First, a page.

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Posts Tagged ‘vigilance’


1 Thessalonians 4 and 5: Our Conduct

Sunday, September 8, 2019

We have looked at Chapter 5 of this letter before and when we did we reflected on God’s time as being different from our own, and how in this immense time of God’s there is always the opportunity to begin again, to offer friendship to those who have harmed us . . . and to have the impossible become possible through God.  Today when we reflect on chapter 4 along with chapter 5 we have the benefit of reading how Paul begins a list of general exhortations for our Christian conduct.  He gives a list of “to dos”: Be holy and honorable in your intimate relationships, aspire to a tranquil life while minding your own affairs, pray for those who have died before us, be prepared for the coming of Jesus, magnify Christ’s light in the darkness of the world.

These guidelines seem simple enough as we read them; yet oh how difficult they become in practice.  How many of us use and are used in our closest connections?  How many of us are drawn in by the private affairs of others?  How many of us remember with hope those who have died?  How many of us are prepared for the Parousia?  How many of us stand in the light . . . and call others to that light?

Honor, Holiness, Charity, Hope and Vigilance.

Paul reminds the Thessalonians and he reminds us that our conduct is an outward sign of our interior relationship with God.

What do our actions have to tell us about our most intimate relationship of all?

What do our gestures and demeanor tell our God about how we see him?

What do we want to change?

First written on August 4, 2008, re-written and posted today as a  Favorite.


For additional thoughts on What is Holiness, click on the image above or go to: http://thecostaricanews.com/what-is-holiness/9997 

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Luke 17:20-37: Making Ready

Friday, February 5, 2016Kingdom_of_God

The coming of the kingdom cannot be observed, and no one will announce, “Look, here it is,” or “There it is”.  For behold, the kingdom of God is among you . . . But first [the Son of Man] must suffer greatly and be rejected by his generation.

The days of Noah – the days of Lot – the days of Christ – today.   Floods – brimstone – the crucifixion – the perils of today’s world.

We are told that the kingdom is not announced to us in the way we might expect.  We are told of coming consequences.  It is explained that we must use senses other than those we use for eating, drinking, marrying and giving in marriage.  It is explained that the kingdom is already among us.  We are told that the one who saves us will first suffer and be rejected.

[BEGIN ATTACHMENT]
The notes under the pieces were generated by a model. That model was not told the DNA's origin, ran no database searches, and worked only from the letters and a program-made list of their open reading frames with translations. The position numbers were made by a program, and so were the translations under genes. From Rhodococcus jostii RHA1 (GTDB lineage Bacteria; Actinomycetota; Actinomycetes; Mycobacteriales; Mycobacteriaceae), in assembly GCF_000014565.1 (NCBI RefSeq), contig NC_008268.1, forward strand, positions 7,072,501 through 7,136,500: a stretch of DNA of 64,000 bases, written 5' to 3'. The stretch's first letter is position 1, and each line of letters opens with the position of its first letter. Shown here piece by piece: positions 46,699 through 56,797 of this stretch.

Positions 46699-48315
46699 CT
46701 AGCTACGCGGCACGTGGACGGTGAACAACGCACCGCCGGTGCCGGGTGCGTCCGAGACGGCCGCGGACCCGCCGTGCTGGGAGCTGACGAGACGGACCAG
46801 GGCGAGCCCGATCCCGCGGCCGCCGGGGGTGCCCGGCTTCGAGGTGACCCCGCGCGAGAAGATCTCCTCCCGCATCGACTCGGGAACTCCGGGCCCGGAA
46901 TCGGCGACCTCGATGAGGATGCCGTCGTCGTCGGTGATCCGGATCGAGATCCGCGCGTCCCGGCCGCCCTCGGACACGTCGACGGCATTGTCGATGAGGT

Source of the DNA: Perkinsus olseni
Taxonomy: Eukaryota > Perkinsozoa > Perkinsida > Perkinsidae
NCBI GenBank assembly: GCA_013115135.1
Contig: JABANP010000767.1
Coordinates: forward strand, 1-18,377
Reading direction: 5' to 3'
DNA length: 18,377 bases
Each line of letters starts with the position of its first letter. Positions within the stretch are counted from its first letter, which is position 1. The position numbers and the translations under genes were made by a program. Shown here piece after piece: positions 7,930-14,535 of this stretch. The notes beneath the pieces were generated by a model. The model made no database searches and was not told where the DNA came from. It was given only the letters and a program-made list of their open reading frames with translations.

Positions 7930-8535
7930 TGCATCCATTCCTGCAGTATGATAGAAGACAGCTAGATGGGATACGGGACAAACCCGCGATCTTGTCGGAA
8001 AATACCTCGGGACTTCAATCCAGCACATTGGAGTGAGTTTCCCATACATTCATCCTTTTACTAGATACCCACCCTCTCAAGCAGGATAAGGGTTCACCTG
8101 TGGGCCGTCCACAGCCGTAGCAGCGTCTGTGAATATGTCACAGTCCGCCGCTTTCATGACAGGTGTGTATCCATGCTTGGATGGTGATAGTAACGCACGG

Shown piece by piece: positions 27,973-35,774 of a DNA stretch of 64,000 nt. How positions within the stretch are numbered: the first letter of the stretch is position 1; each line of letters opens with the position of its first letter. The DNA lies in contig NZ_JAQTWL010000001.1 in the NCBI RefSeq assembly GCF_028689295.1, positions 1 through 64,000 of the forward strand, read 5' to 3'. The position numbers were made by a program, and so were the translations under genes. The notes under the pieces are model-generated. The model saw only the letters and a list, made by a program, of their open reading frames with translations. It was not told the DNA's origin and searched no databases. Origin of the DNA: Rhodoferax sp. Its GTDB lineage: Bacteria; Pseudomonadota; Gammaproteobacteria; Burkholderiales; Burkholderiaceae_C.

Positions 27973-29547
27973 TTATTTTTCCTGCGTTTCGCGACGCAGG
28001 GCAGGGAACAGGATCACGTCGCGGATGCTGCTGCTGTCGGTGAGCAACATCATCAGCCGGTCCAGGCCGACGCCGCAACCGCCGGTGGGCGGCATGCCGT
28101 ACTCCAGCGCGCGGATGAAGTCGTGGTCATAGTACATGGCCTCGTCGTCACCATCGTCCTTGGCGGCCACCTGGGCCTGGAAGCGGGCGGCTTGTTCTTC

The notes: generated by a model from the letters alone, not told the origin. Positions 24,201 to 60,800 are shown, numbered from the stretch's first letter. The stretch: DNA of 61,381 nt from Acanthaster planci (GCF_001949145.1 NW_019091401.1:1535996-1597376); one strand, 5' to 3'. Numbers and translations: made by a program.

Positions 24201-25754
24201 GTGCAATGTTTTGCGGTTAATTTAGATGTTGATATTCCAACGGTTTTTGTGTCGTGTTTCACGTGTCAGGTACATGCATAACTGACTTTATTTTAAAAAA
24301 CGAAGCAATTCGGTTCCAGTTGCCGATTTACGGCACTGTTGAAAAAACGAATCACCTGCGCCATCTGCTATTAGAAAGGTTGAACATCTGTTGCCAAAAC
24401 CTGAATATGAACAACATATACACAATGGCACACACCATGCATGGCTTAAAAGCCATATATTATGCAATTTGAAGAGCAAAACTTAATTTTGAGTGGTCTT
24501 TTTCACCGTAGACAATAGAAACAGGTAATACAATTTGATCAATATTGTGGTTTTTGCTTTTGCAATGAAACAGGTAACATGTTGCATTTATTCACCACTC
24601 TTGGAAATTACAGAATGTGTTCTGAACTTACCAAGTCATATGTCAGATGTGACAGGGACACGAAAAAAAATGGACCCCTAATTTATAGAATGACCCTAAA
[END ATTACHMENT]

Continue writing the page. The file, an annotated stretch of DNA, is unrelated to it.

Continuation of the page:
The message is clear: One who wishes to gain the soul must forfeit life.  When we hear the call, we must not think of gathering anything up to take with us.  God will provide all that we will need on the journey; therefore, our only preparation need be to keep vigilant watch.

We must be alert . . . but how?  If we are not to hear announcement or see a warning, how do we know when to respond?  If we are not to pack any bags or prepare any food, then what are we to organize? What and how are we to make ready?

Suffering and rejection will be a part of our lives just as it is in the Messiah’s.  We live through these experiences of hurt, and we learn from them about God’s presence in our lives.  These experiences and what we have learned from them are what we pack for our journey.  This wisdom that is born of pain and that is used to refine our way of being in the world; this is something we will want to take with us to present to the Lord at his coming.

In Psalm 40 we are told that God does not really want our burnt offerings and sacrifices; rather, we are to use the suffering and rejection we experience to convert our human hearts to hearts that are open to God’s love.  Psalm 51 reminds us that God heals the offering of our broken spirit, and God delights in our offering of all that is out of order about us.  This is what we take to the Lord.

We cannot change the events of the past or the future . . . we can only effect the present moment in which we live.  We cannot go back to change something that happened, but we can make amends where possible and correct our own behavior.  We cannot foretell the coming circumstances of our lives, but we can prepare ourselves to be open to the amazing possibilities God presents to us in even the darkest of moments.

For behold, the kingdom of God is among us . . . what and how do we make ready today? 

A Favorite from January 26, 2010.

When we spend time with these verses from Luke and these two psalms, we begin to understand what it means to make ourselves ready for the Lord. We begin to understand how we might use God’s Yardstick of love.

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